A trans10-18:1 enriched fraction from beef fed a barley grain-based diet induces lipogenic gene expression and reduces viability of HepG2 cells.
Vahmani, P., Meadus, W.J., da Silva, M.L.P., Mitchell, A., Mapiye, C., Duff, P., Rolland, D.C., and Dugan, M.E.R (2016). "A trans10-18:1 enriched fraction from beef fed a barley grain-based diet induces lipogenic gene expression and reduces viability of HepG2 cells.", Biochemistry and Biophysics Reports, 7, pp. 84-90. doi : 10.1016/j.bbrep.2016.05.018 Access to full text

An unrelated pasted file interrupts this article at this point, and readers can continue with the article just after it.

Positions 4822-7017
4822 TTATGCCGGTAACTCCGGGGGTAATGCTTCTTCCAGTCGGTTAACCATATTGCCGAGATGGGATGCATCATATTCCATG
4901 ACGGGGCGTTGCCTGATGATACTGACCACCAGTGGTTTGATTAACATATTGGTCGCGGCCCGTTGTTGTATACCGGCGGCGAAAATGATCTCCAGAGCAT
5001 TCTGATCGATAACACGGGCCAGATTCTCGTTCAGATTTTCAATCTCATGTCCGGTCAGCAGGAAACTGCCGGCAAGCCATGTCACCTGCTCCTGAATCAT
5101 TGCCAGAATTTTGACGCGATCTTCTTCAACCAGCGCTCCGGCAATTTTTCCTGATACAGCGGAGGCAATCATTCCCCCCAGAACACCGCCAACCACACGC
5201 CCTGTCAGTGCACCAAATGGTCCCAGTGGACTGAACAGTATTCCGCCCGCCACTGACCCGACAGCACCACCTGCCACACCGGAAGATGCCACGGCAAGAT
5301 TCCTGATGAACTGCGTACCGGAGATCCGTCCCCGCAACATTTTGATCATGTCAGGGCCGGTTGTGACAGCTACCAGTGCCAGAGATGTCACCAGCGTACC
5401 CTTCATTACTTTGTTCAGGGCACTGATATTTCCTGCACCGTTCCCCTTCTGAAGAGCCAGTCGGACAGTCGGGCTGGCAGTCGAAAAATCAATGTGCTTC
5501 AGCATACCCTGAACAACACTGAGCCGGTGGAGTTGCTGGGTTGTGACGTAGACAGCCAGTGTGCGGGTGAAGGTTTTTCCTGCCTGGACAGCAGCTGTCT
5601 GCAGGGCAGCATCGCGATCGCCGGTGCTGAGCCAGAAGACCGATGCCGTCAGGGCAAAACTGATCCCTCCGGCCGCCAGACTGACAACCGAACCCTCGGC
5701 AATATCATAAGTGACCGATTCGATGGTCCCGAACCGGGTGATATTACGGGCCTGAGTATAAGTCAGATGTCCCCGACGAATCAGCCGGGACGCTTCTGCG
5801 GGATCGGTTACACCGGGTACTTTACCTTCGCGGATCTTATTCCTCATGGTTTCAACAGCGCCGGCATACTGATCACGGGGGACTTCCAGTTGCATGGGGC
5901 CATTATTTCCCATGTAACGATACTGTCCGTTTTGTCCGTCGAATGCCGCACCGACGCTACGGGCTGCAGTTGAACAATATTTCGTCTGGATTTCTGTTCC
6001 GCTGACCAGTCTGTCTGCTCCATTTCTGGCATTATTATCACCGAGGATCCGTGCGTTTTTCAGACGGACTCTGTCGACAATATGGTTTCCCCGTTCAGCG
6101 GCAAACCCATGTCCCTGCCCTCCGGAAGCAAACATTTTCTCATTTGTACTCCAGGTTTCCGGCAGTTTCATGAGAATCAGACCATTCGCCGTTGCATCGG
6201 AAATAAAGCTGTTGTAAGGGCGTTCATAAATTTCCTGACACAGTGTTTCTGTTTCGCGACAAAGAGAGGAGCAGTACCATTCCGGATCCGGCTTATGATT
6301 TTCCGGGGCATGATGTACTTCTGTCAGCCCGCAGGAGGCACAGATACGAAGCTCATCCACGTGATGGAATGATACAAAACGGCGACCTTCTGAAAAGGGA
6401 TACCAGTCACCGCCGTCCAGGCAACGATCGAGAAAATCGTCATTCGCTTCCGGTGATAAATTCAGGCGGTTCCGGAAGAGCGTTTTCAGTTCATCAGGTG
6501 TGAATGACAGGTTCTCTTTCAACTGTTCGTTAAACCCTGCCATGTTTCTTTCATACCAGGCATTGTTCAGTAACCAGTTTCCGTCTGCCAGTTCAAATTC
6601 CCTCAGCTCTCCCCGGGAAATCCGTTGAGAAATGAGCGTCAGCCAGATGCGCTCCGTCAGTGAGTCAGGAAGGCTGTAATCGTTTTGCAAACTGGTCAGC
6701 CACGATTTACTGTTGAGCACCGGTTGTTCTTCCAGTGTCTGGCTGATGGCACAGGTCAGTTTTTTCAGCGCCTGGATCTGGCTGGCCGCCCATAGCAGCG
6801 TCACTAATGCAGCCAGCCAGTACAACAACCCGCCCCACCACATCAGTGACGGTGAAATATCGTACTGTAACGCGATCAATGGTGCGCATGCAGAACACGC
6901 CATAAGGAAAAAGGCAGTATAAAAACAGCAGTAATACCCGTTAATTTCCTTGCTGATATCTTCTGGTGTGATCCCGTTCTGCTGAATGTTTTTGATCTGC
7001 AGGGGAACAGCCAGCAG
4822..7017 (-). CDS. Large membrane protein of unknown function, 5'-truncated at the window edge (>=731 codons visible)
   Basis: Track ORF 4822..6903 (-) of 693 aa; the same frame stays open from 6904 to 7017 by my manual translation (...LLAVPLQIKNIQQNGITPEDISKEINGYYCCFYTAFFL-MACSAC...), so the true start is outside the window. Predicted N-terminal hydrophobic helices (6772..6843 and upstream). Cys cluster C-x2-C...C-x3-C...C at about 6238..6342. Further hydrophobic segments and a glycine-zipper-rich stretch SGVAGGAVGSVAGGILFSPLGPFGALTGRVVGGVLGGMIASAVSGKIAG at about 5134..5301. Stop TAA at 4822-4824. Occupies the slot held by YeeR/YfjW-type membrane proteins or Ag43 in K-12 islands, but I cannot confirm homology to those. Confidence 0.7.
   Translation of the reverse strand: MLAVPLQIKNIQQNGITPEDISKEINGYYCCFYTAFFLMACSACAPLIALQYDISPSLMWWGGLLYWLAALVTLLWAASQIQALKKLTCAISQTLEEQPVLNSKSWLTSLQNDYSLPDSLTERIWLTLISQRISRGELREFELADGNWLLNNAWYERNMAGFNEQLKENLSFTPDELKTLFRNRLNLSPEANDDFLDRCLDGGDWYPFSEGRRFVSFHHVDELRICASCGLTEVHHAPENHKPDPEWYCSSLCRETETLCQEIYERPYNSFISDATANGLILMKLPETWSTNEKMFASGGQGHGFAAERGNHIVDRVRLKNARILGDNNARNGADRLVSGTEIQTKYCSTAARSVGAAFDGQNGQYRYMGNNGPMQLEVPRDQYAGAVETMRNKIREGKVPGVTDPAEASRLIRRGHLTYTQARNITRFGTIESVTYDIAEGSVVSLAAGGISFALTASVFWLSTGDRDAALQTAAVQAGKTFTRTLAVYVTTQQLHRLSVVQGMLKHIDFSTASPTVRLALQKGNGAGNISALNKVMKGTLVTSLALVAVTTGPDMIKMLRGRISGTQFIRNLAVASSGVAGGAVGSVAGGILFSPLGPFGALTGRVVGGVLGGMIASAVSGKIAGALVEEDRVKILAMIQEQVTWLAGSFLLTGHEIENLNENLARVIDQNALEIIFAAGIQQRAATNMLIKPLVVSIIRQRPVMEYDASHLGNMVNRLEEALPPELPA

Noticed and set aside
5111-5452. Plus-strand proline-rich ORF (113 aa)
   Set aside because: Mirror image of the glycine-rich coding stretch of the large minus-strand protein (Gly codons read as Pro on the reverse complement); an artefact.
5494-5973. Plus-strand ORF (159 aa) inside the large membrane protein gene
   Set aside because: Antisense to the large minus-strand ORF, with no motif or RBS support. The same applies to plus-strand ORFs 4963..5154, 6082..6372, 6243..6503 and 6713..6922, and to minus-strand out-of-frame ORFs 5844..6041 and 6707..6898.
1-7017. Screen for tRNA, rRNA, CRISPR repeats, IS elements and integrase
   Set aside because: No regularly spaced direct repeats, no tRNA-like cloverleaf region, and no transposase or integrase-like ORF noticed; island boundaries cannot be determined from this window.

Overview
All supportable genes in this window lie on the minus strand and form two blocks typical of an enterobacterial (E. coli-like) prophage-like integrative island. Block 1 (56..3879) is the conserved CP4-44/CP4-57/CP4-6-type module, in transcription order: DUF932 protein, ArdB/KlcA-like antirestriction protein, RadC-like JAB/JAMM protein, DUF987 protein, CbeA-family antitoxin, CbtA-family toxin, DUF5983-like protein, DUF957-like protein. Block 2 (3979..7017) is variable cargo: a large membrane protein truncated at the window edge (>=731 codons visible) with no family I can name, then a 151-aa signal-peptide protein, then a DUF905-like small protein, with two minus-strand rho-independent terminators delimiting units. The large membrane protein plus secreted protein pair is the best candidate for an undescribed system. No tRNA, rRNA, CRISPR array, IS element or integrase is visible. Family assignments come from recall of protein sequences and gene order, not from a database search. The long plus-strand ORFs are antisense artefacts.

Beef fat is a natural source of trans (t) fatty acids, and is typically enriched with either t10-18:1 or t11-18:1. Little is known about the bioactivity of individual t-18:1 isomers, and the present study compared the effects of t9-18:1, cis (c)9-18:1 and trans (t)-18:1 fractions isolated from beef fat enriched with either t10-18:1 (HT10) or t11-18:1 (HT11). All 18:1 isomers resulted in reduced human liver (HepG2) cell viability relative to control. Both c9-18:1 and HT11were the least toxic, t9-18:1had dose response increased toxicity, and HT10 had the greatest toxicity (P<0.05). Incorporation of t18:1 isomers was 1.8–2.5 fold greater in triacylglycerol (TG) than phospholipids (PL), whereas Δ9 desaturation products were selectively incorporated into PL. Culturing HepG2 cells with t9-18:1 and HT10 increased (P<0.05) the Δ9 desaturation index (c9–16:1/16:0) compared to other fatty acid treatments. HT10 and t9-18:1 also increased expression of lipogenic genes (FAS, SCD1, HMGCR and SREBP2) compared to control (P<0.05), whereas c9-18:1 and HT11 did not affect the expression of these genes. Our results suggest effects of HT11 and c9-18:1 were similar to BSA control, whereas HT10 and t-9 18:1 (i.e. the predominant trans fatty acid isomer found in partially hydrogenated vegetable oils) were more cytotoxic and led to greater expression of lipogenic genes.
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